Sticky's

The now-shuttered Sticky’s Pot Shop in Hazel Dell.

Clark County will soon be home to marijuana businesses as the county council voted 3-2 to lift a moratorium on the industry in unincorporated parts of the county last week. 

Clark County Council’s split vote during their July 2 meeting caps off months of work by council and staff on revisiting a ban on marijuana business that has been in place since 2014. Councilors Temple Lentz, Julie Olson and John Blom voted for lifting the moratorium while council chair Eileen Quiring and councilor Gary Medvigy voted to keep it in place. 

The Clark County Planning Commission had previously voted 3-2 with a recommendation to lift the moratorium in June. The changes to county code brought on by the lift allow production and processing facilities in forest and agriculture resource land and land zoned for business parks as well as retail in land zoned general commercial or community commercial. 

Those businesses will be restricted by their location near several different types of property, with 1,000-foot buffers required from elementary and secondary schools as well as public playgrounds. Council also voted in shorter buffers at 500 feet for retail businesses from child care centers, libraries, churches, transit centers,  recreational facilities, and substance use disorder treatment facilities. 

Retail businesses will be allowed to operate from 8 a.m. to 11 p.m. 

The council remained split on whether or not to lift the moratorium, something Quiring acknowledged was emblematic of the opinions of county residents.

“There’s division on this council, and there’s division on the planning commission,” Quiring remarked. “Clearly there’s division in this county.”

Medvigy pointed to his more than 30 years in criminal justice as basis for his opposition to lifting the moratorium.

“This notion that it’s not a gateway drug is a false narrative,” Medvigy remarked. He said he had seen cases where he believed psychotic breaks were a result of using the drug, though he admitted no one knew what the exact cause of those breaks were given marijuana’s place on the federal schedule for drugs, preventing research with it.

Medvigy advocated for removing marijuana from Schedule I as a way to allow the research, though he wanted to keep the moratorium “until we know what we are dealing with” through those studies. He noted that in 2012 Clark County as a whole voted slightly against Initiative 502, which legalized recreational use, especially so in the more rural areas of the county including his own District 4.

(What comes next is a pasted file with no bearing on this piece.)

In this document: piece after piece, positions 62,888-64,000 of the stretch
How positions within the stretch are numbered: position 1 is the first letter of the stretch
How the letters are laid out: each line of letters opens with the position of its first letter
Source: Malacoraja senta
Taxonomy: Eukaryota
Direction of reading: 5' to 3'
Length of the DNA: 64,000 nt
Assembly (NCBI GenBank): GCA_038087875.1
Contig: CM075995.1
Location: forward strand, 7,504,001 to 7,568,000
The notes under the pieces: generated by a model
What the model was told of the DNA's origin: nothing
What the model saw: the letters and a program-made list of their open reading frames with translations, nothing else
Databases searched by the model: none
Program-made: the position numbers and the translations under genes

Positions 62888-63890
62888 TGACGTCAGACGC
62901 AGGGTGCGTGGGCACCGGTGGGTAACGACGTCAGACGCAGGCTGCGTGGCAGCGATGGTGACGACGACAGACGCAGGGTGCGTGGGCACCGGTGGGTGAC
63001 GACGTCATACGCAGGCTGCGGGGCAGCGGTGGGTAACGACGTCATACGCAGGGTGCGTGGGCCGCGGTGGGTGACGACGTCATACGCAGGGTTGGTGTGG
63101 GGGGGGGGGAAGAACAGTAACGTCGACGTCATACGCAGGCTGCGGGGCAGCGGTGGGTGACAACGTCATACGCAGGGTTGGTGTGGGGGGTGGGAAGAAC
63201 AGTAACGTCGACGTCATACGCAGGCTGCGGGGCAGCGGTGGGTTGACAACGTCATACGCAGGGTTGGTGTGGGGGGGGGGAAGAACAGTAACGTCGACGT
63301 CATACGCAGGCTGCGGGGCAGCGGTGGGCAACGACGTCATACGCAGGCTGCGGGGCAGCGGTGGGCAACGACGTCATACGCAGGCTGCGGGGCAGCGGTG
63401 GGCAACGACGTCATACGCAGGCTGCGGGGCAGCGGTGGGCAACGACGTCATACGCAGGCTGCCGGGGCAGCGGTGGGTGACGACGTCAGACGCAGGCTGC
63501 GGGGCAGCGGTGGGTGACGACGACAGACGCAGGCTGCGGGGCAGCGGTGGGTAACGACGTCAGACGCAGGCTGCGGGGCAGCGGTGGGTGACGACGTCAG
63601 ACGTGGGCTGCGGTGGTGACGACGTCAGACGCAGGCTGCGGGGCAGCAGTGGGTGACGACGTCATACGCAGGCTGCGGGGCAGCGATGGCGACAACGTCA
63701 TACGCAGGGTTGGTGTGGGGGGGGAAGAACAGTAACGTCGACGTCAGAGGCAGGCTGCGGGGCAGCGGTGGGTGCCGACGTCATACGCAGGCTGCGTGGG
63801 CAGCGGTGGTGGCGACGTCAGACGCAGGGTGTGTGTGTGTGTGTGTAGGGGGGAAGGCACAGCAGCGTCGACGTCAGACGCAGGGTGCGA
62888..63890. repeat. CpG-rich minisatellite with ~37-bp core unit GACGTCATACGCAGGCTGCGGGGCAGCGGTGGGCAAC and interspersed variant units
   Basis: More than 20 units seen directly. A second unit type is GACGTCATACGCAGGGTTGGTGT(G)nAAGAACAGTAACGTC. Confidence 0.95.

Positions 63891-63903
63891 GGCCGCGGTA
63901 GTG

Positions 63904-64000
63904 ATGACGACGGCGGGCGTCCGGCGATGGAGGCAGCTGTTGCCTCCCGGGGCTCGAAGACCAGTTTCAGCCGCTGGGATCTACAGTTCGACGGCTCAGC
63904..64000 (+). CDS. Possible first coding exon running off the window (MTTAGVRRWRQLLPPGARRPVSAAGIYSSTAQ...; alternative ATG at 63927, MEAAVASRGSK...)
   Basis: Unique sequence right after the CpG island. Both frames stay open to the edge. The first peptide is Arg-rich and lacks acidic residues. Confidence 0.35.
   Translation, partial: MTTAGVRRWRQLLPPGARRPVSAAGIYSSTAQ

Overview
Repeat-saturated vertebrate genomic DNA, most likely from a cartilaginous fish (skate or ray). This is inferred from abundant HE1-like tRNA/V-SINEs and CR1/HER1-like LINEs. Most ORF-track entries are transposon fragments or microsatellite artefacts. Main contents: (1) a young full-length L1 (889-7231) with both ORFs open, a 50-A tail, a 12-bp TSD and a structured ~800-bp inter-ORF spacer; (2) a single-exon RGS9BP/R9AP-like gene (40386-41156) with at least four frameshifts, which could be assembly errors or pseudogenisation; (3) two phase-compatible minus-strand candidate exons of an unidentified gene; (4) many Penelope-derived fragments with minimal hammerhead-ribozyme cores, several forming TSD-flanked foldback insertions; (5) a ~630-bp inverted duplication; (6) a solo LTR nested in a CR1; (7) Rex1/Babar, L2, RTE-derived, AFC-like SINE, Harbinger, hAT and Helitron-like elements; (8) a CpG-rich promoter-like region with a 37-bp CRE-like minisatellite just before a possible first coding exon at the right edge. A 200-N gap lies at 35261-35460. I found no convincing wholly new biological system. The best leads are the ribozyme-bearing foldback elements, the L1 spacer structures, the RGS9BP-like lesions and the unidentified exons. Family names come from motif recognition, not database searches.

“We would be undoing the vote of Clark County; we would certainly be undoing the vote of 4th District if we were to lift this moratorium,” Medvigy remarked.

Lentz acknowledged some of the public who testified, individuals who talked about their own experiences with addiction.

“Addiction is difficult to say the very least, and you know that,” Lentz said. She noted that voters in her district were largely in support of legalization in the I-502 vote.

Olson noted she voted no on I-502, but in subsequent years had seen a number of perspectives on the issue.

Olson pointed to state reports that are required periodically, citing one finding that there was “no evidence that I-502 enactment on the whole affected cannabis abuse treatment admissions.” She added that compared to alcohol retailers, those selling marijuana products had higher compliance with refusing underage sales.

“Certainly no one here on this council is advocating for youth use or abuse of any substance,” Olson said, adding that revenues from the business could be used for youth prevention.

Quiring said that while there was a “very robust” public process in 2014 she felt there wasn’t enough outreach this time around. She felt that the costs for enforcing regulations on the businesses would “far, far exceed” the benefits from revenues.

“I fear that we’re putting the county in a precarious position, and I’m sad about it,” Quiring remarked.

The changes to county code go into effect Jan. 1, 2020.

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